I’ve noticed there are several characteristics that set the “MacGyvers” apart. One is a sense of competence, of one’s self as a competent human being. It’s important to believe you will be able to handle whatever comes your way, including failure. Another is the ability to pause & evaluate the situation, before doing anything else. I mean really evaluate the situation & environment, making as few assumptions as possible, only as reasonable extrapolations of what you know. Willness to admit you don’t know, to be wrong, to ask for help when appropriate – these are all MacGyverish characteristics. A big helping of (un)common sense, a basic understanding of the physical world & knowing what you don’t know is needed, too.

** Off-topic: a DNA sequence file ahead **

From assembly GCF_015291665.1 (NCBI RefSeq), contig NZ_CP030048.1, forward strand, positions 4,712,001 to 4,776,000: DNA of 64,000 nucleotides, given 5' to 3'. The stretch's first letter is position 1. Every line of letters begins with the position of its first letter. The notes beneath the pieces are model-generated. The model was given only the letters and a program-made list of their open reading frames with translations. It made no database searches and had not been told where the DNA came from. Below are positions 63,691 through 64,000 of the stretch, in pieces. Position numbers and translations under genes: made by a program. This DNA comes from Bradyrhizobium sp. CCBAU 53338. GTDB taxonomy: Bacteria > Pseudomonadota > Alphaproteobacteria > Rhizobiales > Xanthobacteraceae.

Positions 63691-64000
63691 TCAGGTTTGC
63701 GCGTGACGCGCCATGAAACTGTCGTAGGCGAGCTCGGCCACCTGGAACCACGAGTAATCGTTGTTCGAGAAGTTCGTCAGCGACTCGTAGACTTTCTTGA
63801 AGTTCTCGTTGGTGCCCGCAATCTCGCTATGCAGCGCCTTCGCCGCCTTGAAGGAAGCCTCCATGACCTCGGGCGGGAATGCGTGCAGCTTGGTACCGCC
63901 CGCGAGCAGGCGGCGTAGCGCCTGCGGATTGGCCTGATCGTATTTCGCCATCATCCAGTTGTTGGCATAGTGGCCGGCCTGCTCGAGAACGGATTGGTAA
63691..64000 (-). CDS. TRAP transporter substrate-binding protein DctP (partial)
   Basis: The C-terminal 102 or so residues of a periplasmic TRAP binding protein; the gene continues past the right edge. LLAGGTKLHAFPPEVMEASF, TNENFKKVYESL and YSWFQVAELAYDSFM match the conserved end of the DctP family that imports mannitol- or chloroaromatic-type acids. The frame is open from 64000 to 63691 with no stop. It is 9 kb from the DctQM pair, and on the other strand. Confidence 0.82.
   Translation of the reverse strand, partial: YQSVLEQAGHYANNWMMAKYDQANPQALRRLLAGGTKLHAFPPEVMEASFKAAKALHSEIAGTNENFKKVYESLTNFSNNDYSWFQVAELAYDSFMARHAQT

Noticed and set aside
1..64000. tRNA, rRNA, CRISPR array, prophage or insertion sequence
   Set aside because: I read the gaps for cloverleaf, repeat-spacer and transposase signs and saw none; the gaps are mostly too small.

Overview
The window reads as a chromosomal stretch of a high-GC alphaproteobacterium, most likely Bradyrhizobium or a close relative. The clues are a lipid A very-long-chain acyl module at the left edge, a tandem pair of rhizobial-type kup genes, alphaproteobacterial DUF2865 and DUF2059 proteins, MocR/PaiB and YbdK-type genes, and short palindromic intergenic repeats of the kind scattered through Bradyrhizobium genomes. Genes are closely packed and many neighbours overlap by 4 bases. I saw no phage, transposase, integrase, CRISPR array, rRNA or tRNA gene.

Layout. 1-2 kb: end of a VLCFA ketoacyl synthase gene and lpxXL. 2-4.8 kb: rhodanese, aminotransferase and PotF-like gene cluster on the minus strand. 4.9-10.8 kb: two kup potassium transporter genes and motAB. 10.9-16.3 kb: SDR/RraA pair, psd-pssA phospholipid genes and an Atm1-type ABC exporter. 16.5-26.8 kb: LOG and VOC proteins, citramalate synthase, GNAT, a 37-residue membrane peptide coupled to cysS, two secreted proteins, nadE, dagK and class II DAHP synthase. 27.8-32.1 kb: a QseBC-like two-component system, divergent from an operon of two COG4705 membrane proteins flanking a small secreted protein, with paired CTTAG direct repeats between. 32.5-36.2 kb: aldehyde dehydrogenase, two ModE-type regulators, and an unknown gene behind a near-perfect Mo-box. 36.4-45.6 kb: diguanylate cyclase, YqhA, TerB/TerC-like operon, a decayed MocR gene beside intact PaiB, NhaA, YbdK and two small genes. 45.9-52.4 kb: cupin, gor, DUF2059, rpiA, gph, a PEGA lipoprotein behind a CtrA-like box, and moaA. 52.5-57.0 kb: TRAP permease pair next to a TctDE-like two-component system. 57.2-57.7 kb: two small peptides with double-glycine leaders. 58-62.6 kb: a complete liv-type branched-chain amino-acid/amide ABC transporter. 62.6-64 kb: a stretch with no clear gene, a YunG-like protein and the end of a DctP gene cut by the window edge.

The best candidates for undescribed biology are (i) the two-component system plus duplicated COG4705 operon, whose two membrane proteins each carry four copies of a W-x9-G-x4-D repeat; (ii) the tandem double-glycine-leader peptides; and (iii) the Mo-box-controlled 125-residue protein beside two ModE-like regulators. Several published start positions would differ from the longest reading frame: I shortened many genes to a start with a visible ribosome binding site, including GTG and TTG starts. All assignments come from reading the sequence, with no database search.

Here’s where it comes full circle. I see state, national & international governments being shredded by the tug-of-war between the OMG! & Whatever factions.  Various groups take turns playing those roles in different situations. Currently, as US is over-run by squawking Democrats & Republican rocks, Obama has been trying to MacGyver the government. Unfortunately, there’s too much chaos & volume to accurately assess the situation, much less to expect to implement any brilliant solutions. Mr. Obama’s willingness to “be wrong” has made him a target of ridicule, instead of admiration.  Most Western politicians have been squawking about wikileaks, but the US is screeching most loudly. I believe it was the Israelis who made a comment about the US being so busy reacting to wikileaks that they didn’t have time to have talks. Not, I think, an admirable face to show the international community, eh?